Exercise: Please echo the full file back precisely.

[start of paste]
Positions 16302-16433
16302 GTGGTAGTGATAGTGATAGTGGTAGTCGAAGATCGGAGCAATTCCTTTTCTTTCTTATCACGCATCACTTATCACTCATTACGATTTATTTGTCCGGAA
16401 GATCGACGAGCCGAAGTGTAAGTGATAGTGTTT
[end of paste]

Positions 16302-16433
16302 GTGGTAGTGATAGTGATAGTGGTAGTCGAAGATCGGAGCAATTCCTTTTCTTTCTTATCACGCATCACTTATCACTCATTACGATTTATTTGTCCGGAA
16401 GATCGACGAGCCGAAGTGTAAGTGATAGTGTTT